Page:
Ms Purvis said more work needs to be done to support women in politics.
“Women are their own worst enemy when it comes to putting themselves out there,” she said.
“They feel that they have to be experts in everything. They always put their family first and feel very guilty about leaving the family or leaving children to be minded.”
She said better access to childcare would encourage more women into public life, along with action on tackling inequality and poverty.
“Even if it’s a voluntary position, you need to think about the expense that that woman's going to in order to be out of her home in the evening, even at that stage, thinking about childcare,” she said.
Ms Hinds founded DemocraShe in 2000 to encourage more women into politics and public life.
“I ended up training women in every single political party over three election cycles,” she said.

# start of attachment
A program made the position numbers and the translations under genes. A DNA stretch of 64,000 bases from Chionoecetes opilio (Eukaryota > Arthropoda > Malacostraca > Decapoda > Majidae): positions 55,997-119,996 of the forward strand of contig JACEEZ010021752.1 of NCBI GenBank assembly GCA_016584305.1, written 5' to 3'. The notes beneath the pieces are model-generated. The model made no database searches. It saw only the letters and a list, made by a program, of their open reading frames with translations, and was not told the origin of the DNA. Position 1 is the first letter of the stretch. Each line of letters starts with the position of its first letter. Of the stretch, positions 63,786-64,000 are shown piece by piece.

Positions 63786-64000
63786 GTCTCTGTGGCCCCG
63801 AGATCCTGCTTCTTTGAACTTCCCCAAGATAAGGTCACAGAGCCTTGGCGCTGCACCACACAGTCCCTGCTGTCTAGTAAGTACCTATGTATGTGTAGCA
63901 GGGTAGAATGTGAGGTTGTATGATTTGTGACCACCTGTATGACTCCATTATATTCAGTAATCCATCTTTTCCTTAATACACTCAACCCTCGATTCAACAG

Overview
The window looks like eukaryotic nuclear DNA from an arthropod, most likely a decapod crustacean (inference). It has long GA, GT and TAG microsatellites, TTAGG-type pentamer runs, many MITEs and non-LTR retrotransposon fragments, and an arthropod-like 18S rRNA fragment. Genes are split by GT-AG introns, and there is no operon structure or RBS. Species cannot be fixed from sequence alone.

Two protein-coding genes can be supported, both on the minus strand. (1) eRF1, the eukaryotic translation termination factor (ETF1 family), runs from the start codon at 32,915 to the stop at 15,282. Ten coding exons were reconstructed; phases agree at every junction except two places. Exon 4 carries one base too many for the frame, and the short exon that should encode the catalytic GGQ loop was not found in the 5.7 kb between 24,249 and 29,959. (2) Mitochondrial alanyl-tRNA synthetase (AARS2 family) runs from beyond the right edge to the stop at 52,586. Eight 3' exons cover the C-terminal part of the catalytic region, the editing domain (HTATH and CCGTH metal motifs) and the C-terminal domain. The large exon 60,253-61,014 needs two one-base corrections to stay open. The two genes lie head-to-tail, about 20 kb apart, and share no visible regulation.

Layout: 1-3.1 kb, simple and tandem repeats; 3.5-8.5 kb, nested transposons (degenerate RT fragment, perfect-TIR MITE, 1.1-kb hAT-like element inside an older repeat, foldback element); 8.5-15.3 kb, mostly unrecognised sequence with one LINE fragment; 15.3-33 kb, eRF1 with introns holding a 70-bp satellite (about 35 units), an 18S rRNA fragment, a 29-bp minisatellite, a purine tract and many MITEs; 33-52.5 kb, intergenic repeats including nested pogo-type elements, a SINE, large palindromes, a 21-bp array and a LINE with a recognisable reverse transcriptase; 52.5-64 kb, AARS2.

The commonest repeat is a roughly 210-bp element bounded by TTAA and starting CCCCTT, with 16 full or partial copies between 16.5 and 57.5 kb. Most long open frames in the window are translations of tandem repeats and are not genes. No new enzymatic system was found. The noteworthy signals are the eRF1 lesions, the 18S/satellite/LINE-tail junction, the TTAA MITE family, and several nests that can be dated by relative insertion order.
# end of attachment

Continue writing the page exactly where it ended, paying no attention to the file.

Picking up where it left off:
“Some of them ended up at Westminster, some of them ended up in the assembly.”
She added: “Things have improved hugely but we still have a way to go.”
Following last year’s assembly elections, around 35% of MLAs are women.
Aoife Clements, the founder of 50:50 NI which runs training programmes for women who want to get into politics, said although the rise in female representation is welcome, the north is still lagging behind other countries.
She cited Rwanda where 63% of seats in the lower house are held by women.
“If we had quotas the figures would be so much better,” she said.
She added: “Northern Ireland is a patriarchal society. And then also our history was dominated by a war, which was a patriarchal war.
“Women's voices have always been left out. If you look at the Good Friday Agreement, there's one sentence on gender equality.”
She said more women “are interested in getting into politics”.
“When we get more women into politics we see this move towards more feminist legislation.
“We now have the Domestic Abuse and Civil Proceedings Act. We’ve got the Safe Leave Bill thanks to (former Green Party MLA) Rachel Woods. We have access to abortion. All of those things happened because more women got into politics.”